"That after the receipts of said certificates, there came to the hands of this defendant dividends upon said stocks to the amount of $$,104, which he invested, with the consent of said orphan's court, in six percent stocks of the said United States, and which purchased of said stock of the United States a certificate of $3,794.24, and that there have since come to his hands, as dividends upon all of said stocks, $580.82, making the whole amount of the estate of said Kosciuszko, which has came to his hands, $20,894.23 of stocks, estimated at their par value,
and $580.82 in cash. This defendant, further answering to the bill of said complainant, saith that among the papers which came to his hands as hereinbefore mentioned is a letter from the aforesaid Mr. De Poletica to the said Thomas Jefferson enclosing a copy of a dispatch from the Viceroy of Poland to him, a copy of which letter and dispatch is herewith exhibited to this honorable court, marked defendant's exhibit D, and by which this defendant understands that the whole estate of said Kosciuszko may be claimed by a Major Estho, of Poland, as the heir at law of said Kosciuszko."
"That this respondent communicated to said Poletica in April last such information as he possessed in relation to said estate, and was informed by said Politica that the same would be transmitted to the said Viceroy of Poland. That there was also, among the papers aforesaid, two letters from a Mr. Zeltner to said Thomas Jefferson, copies of which are herewith exhibited, marked 'defendant's exhibit E,' and 'defendant's exhibit F,' by which this defendant understands that the said Kosciuszko has disposed of the greater part of his fortune in favor of the children, nieces, brothers, and sister of the said Zeltner, and that his (said Kosciuszko's) parents were living in Poland at the date of the first of said letters."
"Monticello, June 12, 1818"
"Sir, I have received your favor of May 27 on the subject of the property of the late General Kosciuszko, vested in our funds and left under my care and direction. A little before the departure of the General from America in 1798, he wrote a will, all with his own hand, in which he directed, that the property he should possess here at the time of his death should be laid out in the purchase of young negroes, who were to be educated and emancipated; of this will he named me executor and deposited it in my hands. The interest of his money was to be regularly remitted to him in Europe. My situation in the interior of the country rendered it impossible for me to act personally in the remittances of his funds, and Mr. John Barnes, therefore, of Georgetown, was engaged under a power of attorney to do that on commission, which duty he regularly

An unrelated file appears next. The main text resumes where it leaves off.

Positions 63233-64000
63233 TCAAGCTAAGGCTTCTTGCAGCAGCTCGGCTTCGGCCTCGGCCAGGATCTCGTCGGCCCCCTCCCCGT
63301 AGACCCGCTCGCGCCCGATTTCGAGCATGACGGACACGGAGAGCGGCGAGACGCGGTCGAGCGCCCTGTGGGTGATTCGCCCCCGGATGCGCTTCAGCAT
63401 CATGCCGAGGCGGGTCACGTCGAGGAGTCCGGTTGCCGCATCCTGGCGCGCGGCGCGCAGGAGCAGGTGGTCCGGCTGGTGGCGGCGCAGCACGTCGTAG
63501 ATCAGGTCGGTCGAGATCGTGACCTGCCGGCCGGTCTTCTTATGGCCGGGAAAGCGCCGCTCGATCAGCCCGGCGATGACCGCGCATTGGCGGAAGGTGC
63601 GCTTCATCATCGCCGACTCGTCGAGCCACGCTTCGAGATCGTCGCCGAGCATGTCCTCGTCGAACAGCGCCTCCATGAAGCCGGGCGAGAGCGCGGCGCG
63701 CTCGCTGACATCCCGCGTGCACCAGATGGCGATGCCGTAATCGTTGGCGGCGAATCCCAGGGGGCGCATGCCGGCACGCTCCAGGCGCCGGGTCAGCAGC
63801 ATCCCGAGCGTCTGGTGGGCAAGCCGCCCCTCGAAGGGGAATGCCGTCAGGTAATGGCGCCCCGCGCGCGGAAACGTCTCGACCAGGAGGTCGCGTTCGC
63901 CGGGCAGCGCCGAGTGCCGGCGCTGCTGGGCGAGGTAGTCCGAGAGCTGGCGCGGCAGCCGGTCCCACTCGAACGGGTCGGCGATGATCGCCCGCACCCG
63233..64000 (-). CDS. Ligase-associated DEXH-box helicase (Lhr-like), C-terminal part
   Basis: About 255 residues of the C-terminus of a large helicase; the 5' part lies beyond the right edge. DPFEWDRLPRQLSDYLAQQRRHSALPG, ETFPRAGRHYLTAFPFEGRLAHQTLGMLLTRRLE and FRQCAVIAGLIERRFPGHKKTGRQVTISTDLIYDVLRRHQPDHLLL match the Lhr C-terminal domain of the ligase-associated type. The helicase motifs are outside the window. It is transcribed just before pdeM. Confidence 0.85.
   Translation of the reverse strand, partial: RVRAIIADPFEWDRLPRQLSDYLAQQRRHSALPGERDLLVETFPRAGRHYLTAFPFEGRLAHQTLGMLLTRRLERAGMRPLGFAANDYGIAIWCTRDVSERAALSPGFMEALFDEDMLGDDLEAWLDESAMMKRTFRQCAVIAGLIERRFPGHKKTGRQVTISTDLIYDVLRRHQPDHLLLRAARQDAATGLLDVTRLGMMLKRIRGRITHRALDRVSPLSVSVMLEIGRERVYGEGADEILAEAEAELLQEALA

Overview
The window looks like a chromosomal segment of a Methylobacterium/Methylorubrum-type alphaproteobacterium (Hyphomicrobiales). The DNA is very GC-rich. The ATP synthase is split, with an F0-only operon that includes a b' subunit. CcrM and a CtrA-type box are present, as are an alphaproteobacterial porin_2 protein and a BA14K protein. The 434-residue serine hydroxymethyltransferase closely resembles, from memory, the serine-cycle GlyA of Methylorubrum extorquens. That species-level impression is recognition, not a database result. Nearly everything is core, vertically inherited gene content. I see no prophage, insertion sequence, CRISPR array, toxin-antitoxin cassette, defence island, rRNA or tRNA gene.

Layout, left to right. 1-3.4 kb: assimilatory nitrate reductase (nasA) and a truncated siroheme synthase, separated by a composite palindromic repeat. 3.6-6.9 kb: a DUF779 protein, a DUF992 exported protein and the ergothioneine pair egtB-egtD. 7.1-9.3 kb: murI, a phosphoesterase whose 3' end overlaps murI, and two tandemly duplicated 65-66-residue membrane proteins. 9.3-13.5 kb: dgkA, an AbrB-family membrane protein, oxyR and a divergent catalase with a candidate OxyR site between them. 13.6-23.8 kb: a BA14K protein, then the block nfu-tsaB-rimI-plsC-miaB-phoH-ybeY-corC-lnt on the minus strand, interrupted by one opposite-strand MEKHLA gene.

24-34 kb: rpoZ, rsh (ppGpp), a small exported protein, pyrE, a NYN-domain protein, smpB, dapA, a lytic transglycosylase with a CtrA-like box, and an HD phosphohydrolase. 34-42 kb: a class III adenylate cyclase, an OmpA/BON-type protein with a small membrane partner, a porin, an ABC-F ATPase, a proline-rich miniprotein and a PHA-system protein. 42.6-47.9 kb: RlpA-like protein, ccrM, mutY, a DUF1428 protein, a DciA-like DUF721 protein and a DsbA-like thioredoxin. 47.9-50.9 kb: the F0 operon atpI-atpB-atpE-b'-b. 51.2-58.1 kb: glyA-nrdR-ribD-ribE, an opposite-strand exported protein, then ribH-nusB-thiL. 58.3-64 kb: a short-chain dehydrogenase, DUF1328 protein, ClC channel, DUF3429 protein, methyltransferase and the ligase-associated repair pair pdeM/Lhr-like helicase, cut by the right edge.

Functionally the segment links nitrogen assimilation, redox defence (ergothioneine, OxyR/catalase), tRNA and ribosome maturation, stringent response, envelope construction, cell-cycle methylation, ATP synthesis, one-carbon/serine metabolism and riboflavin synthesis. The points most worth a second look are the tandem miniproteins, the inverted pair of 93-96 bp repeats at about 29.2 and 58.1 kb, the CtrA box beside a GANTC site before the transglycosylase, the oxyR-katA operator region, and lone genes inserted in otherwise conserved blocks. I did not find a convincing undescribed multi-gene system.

and faithfully performed until we heard of the death of the General. We had, in the meantime, by seasonably withdrawing the greater part of his funds from the bank in which he had deposited them and lending them to the government during the late war, augmented them to $17,150.63 -- to-wit, $12,499.63 in the funds of the United States and $4,600 in the Bank of Columbia, in Georgetown."
"I delayed for a considerable time the regular probate of the will, expecting to hear from Europe whether he had left any will there which might affect his property here. I thought that prudence and safety required this, although the last letter he wrote me before his death, dated September 15, 1817, assured me of the contrary in these words,"
"nous avancons tous en age, c'est pour cela, mon cher et respectable ami, que je vous prie de vouloir bien (et comme vous avez tout le pouvoir) arranger qu'apre la mort de notre digne ami Mr. Barnes, quelqu'un d'aussi probe que lui prenne sa place, pour que je recoive les interets ponctuellement de mon fonds; duquel, apres ma mort, vous savez la destination invariable, quant a present faites pour le mieux comme vous pensez."
"After his death, a claim was presented to me on behalf of Kosciuszko Armstrong, son of General Armstrong, of $3,704, given in Kosciuszko's lifetime, payable out of this fund, and subsequently came a claim to the whole from Mr. Zeltner, of Soleure, under a will made there. I proceeded, on the advice of the Attorney General of the United States, to prove the will in the state court of the district in which I reside, but declined the executorship. When the General named me his executor, I was young enough to undertake the duty, although from its nature it was like to be of long continuance, but the lapse of twenty years more had rendered it imprudent for me to engage in what I could not live to carry into effect; finding now by your letter of May 27 that a relation of the General's also claims this property, that it is likely to become litigious, and age and incompetence to business admonishing me to withdraw myself from entanglements of that kind, I have determined to deliver the will and whole subject over to such court of the